Linking Adaptation and Mitigation through Community Forestry: Case Studies from Asia
"The main argument for community forestry, in the context of climate change, is that it responds to multiple interests. Forests, and in particular community forestry, represent a bundle of assets and benefits. They serve as a safety net in times of hardship and support critical ecosystems required for well-being. The cases point out that while the contributions of community forestry to mitigation are well-recognized, in the case of adaptation, community forestry is equally well placed to support adaptive capacity, but this is not automatic." - Regan Suzuki
Given the role that forests play in mitigation and adaptation to climate change, there are potential synergies between REDD+ and the ability of populations to adapt to the impacts of climate change. As many countries in the region develop their national adaptation strategies, explicit incorporation of forests within these plans needs to be ensured. Conversely, mitigation activities such as REDD+ rarely include explicit references to adaptation or the development of adaptive capacity (FAO, 2012). Additionally, failure to consider mitigation and adaptation in the context of forests and forest based communities may result in an undermining of sustainable forestry practices and a loss of rights and livelihoods among vulnerable communities.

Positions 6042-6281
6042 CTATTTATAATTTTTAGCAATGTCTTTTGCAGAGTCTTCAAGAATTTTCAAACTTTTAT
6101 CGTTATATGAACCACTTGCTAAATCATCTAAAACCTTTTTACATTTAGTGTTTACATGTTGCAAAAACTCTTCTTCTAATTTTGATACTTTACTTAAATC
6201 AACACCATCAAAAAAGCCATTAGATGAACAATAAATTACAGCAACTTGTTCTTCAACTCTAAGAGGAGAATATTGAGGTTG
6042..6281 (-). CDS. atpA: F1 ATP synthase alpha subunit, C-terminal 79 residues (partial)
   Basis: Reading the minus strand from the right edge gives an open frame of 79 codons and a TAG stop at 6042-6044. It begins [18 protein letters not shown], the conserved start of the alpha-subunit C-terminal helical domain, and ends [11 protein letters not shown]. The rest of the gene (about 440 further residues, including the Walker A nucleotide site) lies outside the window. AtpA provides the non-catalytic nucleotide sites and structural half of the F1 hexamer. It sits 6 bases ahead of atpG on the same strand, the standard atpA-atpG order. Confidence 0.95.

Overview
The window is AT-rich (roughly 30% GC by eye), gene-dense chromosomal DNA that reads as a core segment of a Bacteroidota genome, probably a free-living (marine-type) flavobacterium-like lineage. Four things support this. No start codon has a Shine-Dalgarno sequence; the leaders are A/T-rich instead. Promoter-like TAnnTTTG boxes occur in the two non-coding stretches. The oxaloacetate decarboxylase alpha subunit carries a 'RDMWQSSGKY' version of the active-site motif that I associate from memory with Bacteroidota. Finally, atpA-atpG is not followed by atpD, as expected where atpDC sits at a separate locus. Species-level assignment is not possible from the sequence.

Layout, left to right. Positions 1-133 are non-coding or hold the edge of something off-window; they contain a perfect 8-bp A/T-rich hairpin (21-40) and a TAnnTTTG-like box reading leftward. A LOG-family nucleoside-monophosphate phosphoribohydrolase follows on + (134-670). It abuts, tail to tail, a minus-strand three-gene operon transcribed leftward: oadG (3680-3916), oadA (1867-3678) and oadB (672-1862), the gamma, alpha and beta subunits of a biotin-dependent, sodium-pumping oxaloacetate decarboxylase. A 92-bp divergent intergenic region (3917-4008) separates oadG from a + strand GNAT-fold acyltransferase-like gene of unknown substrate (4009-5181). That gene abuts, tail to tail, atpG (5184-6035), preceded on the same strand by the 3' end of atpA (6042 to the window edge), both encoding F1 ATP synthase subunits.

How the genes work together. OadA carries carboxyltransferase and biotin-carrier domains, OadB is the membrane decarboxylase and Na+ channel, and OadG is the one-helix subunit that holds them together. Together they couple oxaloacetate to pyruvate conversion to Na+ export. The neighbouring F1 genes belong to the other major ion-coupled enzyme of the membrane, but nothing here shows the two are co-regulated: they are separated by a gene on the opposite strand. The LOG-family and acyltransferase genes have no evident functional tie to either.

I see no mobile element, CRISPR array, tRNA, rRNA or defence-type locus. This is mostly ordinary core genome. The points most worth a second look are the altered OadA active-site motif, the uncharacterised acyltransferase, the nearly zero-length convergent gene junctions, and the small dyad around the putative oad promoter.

Exploring the role of forests for mitigation, adaptation, and livelihoods can identify potential synergies and trade-offs.These case studies are based on local experiences in Cambodia, Indonesia, Nepal, Thailand, and Vietnam in an attempt to explore how community forestry may contribute to adaptation and mitigation goals. They are exploratory and descriptive in nature and although not purporting to be representative of the region, they provide a foundation for a better understanding of these relationships.
The case studies for the five focus countries are included with this publication.